Adofo and Henry stood on a hill overlooking a valley. A small river meandered down the middle; the crystal water glittered like diamonds, yellow, blue and red flowers lined the banks of the river. Henry sat down and he felt the cool dew on the grass soak through his pants. Adofo sat down next to him. They had walked most of the day and needed to take a rest.
“How can a place so beautiful have such evil things happen?” Henry asked, Adofo was drinking from a water pouch,
“You put man in anything beautiful and he finds a way to bring evil to it. Birds don’t enslave each other; butterflies don’t put evil spells on dragon flied. The difference between them and us is we have the intelligence justify that it is our nature to be evil, at least that is what my father once told me.” He replied. Henry scanned the valley. A flock of parrots flew into the trees on the other side of the jungle. Henry followed them as they glided over the water and back into the jungle.
“My father said that sometimes evil deeds are necessary for progress. My sister said it was his ways of making his job not seem as bad as it is,” Henry said. Adofo were looking around.
“Hey look,” Adofo said pointing. Henry looked in the direction he had pointed. A group of five people emerged from the jungle and walked along the river bank.
“It’s Akosua and the others,” he said and got up and started walking. They stumbled down the mild decline trying not to fall. Rocks tumbled down the hill taking chunks of mud with them. They reached the river and waded through a part of it that was ankle deep. The cool water felt good in the afternoon heat. Fish swam out of the way with every step they took.
“Akosua!” Adofo shouted. Akosua and her group stopped and looked around.
“Hey!” Adofo shouted again. Akosua saw them and began running. They met and stood in the middle of the river, the water rushed past their waist. It was crystal, until the point where it touched their bodies, then it was greyish, white. Akosua’s dress floated above the water, it looked like it was about to wash away with the rushing swell. Kwao stood his eyes ablaze with jealousy. Adofo and Akosua stood for a moment holding each other, and then looked into each other’s eyes. The parrots flew overhead, their feathers a rainbow of colours in the tropical blue sky. Kwao stepped forward.
“You were told to stay in the village,” he said walking past Adofo bumping him on his shoulder as he went.
“I wanted to make sure the lady I love was safe,” Adofo said, smiling at Akosua. Kwao kept walking trying hard not to look at Adofo.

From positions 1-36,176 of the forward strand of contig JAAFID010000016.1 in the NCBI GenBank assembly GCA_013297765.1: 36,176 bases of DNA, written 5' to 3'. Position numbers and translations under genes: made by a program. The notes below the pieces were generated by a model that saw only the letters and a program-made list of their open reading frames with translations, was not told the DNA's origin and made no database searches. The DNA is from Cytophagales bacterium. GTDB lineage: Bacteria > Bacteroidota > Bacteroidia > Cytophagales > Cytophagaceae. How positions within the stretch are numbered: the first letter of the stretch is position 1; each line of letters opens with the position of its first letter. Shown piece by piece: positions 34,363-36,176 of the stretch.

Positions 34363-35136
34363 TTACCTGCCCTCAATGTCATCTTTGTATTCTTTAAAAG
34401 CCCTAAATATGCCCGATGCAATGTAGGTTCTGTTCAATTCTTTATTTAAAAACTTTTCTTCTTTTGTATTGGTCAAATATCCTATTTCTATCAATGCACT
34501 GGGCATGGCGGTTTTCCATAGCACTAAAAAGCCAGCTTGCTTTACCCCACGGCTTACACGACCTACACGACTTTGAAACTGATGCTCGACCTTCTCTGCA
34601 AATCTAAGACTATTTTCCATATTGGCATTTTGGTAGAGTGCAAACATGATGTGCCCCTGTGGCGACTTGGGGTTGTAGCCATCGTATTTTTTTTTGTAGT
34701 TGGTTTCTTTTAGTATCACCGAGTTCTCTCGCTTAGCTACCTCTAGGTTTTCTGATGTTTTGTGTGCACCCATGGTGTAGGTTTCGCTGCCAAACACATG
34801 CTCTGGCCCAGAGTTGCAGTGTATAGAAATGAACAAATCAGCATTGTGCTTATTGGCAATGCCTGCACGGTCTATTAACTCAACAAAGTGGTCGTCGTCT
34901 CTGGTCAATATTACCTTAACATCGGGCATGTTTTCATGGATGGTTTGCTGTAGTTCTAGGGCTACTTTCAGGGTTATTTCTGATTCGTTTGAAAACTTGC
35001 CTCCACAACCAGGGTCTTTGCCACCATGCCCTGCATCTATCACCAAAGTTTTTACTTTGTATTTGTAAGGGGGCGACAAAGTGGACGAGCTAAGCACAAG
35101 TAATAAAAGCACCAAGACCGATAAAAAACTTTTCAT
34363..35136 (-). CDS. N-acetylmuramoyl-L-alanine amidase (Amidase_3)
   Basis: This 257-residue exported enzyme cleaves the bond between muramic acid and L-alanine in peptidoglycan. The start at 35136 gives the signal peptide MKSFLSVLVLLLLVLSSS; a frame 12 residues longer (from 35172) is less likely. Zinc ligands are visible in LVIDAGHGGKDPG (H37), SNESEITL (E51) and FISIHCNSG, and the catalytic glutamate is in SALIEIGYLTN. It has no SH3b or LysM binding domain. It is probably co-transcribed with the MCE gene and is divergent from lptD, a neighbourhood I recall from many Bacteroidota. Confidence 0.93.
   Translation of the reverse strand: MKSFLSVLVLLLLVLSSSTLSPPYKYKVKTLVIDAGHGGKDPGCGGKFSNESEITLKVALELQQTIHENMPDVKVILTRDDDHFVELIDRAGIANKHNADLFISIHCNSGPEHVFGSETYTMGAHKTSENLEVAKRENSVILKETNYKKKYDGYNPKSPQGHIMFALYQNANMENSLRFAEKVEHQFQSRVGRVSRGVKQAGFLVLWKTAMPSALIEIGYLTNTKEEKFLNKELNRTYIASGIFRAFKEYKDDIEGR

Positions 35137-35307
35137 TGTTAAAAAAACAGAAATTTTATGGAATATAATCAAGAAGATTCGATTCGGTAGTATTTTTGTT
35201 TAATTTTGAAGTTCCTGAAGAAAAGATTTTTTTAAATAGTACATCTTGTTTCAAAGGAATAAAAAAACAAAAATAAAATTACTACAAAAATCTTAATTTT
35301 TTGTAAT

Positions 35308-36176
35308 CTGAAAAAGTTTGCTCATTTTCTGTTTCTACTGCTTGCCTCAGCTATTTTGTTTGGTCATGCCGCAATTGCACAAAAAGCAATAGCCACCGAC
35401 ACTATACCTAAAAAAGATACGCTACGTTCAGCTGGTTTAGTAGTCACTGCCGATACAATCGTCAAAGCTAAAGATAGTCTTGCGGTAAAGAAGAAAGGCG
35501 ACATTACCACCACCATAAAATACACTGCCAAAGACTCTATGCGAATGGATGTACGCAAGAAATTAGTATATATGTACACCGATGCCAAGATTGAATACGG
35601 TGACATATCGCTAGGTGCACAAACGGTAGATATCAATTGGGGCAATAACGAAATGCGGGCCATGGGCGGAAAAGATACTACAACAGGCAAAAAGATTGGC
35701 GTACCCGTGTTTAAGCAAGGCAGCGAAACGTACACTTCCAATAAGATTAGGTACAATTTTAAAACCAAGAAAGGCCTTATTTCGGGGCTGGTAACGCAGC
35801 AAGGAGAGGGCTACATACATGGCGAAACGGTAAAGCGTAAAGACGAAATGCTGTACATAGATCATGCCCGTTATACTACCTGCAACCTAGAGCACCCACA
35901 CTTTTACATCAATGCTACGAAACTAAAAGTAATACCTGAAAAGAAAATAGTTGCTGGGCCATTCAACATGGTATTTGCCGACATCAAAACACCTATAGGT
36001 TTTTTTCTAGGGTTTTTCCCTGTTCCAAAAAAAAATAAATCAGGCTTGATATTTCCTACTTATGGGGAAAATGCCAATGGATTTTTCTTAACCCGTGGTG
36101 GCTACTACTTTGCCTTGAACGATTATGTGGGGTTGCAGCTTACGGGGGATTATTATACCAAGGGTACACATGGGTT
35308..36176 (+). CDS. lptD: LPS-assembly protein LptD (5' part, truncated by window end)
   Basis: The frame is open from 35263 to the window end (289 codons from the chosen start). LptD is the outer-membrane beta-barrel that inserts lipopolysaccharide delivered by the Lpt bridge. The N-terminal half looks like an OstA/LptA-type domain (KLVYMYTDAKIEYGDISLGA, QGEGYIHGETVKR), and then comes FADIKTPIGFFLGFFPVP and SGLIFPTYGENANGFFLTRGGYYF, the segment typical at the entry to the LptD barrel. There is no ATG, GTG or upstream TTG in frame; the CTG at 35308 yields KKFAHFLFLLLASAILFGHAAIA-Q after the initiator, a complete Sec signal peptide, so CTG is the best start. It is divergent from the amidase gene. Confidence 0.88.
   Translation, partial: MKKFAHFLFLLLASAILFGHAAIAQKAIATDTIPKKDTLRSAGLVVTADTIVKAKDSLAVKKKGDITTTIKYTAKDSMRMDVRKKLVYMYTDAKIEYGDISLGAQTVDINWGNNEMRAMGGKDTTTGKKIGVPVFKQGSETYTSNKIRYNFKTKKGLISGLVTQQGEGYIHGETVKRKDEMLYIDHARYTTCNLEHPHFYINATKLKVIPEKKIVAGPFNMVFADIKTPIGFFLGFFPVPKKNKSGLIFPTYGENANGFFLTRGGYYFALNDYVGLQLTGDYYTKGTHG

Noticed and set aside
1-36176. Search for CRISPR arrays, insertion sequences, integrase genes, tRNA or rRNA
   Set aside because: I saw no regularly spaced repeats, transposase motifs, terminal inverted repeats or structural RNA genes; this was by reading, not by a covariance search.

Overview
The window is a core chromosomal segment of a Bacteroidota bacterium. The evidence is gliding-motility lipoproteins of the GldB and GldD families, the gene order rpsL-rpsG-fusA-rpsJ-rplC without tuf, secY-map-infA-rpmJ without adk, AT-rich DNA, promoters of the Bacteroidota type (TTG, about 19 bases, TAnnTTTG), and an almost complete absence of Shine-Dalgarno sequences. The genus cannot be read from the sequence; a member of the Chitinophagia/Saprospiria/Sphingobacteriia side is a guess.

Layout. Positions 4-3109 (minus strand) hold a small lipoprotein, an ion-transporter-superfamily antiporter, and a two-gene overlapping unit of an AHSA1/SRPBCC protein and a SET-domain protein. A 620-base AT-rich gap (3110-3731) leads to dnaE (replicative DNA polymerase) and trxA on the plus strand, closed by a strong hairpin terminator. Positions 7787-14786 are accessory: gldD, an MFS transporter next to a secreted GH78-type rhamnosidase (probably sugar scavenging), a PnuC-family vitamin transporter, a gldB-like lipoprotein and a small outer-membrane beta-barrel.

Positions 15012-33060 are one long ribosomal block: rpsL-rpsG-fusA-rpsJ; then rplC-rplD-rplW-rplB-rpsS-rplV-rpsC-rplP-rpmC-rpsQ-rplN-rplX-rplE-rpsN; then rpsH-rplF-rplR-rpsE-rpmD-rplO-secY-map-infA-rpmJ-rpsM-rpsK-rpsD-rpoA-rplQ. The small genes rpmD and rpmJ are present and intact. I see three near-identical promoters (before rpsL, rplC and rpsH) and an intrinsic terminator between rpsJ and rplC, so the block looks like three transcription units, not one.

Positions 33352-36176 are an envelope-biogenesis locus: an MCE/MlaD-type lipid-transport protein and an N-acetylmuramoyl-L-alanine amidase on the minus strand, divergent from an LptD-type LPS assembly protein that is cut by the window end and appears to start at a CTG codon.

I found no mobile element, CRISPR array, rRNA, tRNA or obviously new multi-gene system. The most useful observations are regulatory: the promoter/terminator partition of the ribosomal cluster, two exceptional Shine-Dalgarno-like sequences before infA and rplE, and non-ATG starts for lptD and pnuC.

“Come on, we have to get back to the village since no one is in charge,” he said.
“Ampah can handle it,” he said. The two warriors walked up to Adofo and hugged him,
“It’s good to see you friend,” one of them said as he smiled. Lassette walked past him looked at him then looked at Akosua and smiled. Adofo looked at Akosua.
“Long story,” she said “I will tell you when we get back to the village.” She said then took Adofo’s hand and they followed the others up the hill and back into the jungle.
It was late afternoon, hot and muggy as they walked across a field of wild cotton bushes. Small cotton balls floated around in the air around them and into the jungle. Bugs flew between them as if hypnotized by the sweat that glistened off their bodies. Kwao had not spoken since Adofo and Henry showed up. He pushed ahead trying not to listen to what was being said behind him. Lassette walked behind Akosua and Adofo. She was breathing hard, her mouth open, her eyes red from being in the sun too long. Her beige coloured dress was ripped and came to just above her knees. There were scratches on her legs from the bushes and thorns that ripped at her skin. Adofo and Akosua talked, their voices the loudest thing in an otherwise quiet jungle. Kwao stopped,
“Shhhh” he said, he looked around for a second. Adofo and Akosua walked up next to him. He stood like a cat; his eyes scanned the jungle, his spear at the ready.
“What is it?” Adofo asked. Kwao looked at him as if to silence him. They stood for a minute then Kwao relaxed.
“Stop the chattering and stay alert,” he said and began walking. Adofo caught up with him,
“We saw what looked like boats coming towards the island earlier,” he whispered.
“And you are just telling me that,”Kwao said. Adofo looked a little exasperated
“I just remembered,” he said, Kwao rolled his eyes,
“If you were not so captivated by love you would have remembered,” Kwao retorted.
“I am telling you now so be alert.” Adofo said and he stared at Bartholomew.
“Make sure and let the boys know,” Kwao barked and walked off.
They got to a part of the jungle where the trees stood tall and there were no bushes around their trunks. The red top soil was hard and it crunched when they stepped on it. A peacock trotted by, its tail a glitter of colours. They stopped and watched it go by. Lassette tried to step in front of it, but the bird evaded her and lumbered away. Henry took a drink of water, and then brushed the back of his hand across his forehead.
“Its bloody hot here,” he said, Kwao looked back at him,
“What Kindoki can’t take a little heat?” he said then snickered.
“Shhhh!” Adofo said, Kwao gave him an evil look and was about to say something when an arrow whizzed by his head and stuck in the tree next to him. They froze for a second, then there was a shrilling war cry and an army of men rushed out of the jungle screaming. Henry pulled out his machete and braced himself. Adofo bumped into him,
“Take Akosua and the lady and go hide,” he said.